On January 4, 2018, millions of blind people worldwide paid homage to Louis Braille on what would have been his 209th birthday. The Braille system, which Louis began perfecting at the tender age of eleven, was adopted as the primary reading method of the blind by France in 1854 and started being used in the United States in 1860. Today, dynamic technological advances have caused the Braille literacy rate of blind children to decline. According to National Braille Press, only 12% of blind students learn Braille.
Upon completing my freshmen year of high school, I was hired for a summer job as a receptionist at Collette Vacations in Pawtucket, Rhode Island. Collette had over 500 employees for whom I was responsible for connecting callers with. I placed the extension list in Braille, and referred to it to obtain proper contact information. As my responsibilities at Collette increased, I placed tour descriptions into Braille so I could respond to customer inquiries on tour highlights.
Braille remains important in my employment today. I work in the call center of Eversource Energy and receive emergency calls reporting gas leaks or odors. Each call is potentially a life-threatening situation, and I efficiently read a list of safety precautions, which have been transcribed into Braille. Last year, I was required to complete an oral presentation as part of a promotional exam. Utilizing Braille notes, I delivered the presentation with ease, and as a result I was promoted to a senior customer service position in October of 2017.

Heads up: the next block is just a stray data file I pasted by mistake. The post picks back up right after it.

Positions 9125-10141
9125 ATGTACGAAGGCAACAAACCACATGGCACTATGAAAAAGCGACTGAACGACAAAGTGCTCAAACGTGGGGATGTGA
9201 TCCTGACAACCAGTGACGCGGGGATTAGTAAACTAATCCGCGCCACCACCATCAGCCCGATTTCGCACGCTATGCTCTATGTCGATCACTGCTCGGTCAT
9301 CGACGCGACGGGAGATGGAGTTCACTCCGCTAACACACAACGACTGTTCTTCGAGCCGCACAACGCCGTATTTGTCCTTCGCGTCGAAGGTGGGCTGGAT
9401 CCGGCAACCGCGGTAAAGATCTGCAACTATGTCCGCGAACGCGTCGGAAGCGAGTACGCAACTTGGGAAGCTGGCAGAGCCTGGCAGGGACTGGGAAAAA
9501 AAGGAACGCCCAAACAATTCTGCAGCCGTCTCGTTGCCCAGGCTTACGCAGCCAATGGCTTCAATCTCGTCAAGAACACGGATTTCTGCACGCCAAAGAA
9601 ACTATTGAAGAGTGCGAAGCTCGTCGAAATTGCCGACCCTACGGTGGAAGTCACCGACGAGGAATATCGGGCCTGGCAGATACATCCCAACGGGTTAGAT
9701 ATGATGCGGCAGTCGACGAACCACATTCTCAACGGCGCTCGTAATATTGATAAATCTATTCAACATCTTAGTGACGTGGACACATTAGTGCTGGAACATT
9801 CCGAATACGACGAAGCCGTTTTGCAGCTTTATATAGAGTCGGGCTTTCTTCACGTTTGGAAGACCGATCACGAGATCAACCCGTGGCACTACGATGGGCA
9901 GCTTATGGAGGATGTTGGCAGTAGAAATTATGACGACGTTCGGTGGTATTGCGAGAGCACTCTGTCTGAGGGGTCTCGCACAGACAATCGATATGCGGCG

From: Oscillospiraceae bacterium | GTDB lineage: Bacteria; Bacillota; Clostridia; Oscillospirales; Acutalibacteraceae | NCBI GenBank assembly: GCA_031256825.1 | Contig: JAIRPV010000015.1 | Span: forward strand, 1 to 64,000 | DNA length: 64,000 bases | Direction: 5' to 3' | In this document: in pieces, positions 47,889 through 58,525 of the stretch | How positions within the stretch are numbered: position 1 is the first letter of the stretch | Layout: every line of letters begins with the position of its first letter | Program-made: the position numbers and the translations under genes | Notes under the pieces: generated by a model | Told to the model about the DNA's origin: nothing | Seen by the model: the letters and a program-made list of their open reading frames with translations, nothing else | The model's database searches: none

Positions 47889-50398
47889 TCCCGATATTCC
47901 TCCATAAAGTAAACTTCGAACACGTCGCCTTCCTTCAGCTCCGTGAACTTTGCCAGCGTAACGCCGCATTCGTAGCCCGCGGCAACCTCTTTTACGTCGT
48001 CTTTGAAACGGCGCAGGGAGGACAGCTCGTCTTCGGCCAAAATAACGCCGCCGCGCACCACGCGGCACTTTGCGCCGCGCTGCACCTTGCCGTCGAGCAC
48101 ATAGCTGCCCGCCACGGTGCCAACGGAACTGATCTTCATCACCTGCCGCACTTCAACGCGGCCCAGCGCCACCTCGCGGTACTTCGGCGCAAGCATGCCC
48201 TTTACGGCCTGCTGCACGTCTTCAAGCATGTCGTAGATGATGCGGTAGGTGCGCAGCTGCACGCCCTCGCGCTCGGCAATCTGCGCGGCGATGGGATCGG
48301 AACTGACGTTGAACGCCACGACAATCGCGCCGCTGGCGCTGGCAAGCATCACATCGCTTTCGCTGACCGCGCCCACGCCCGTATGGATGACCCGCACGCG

I know Braille books are cumbersome, Braille writers are heavy, and Braille displays are expensive, however, without Braille it would have been impossible for me to learn proper spelling, grammar, and sentence structure. Additionally, without Braille I would not have been named to the Dean’s List at Fitchburg State University, or been recognized by Work Without Limits as their 2017 Employee of the Year. As we consider whether Braille is vital in 2018, remember that of the 85,000 blind adults in the United States who are employed, 90% are Braille literate. Louis Braille’s invention has been a gift to me. Braille knowledge places visually impaired people on an equal pedestal with sighted relatives, friends and colleagues. Braille impacts my employment today, and will continue to benefit me in the future.
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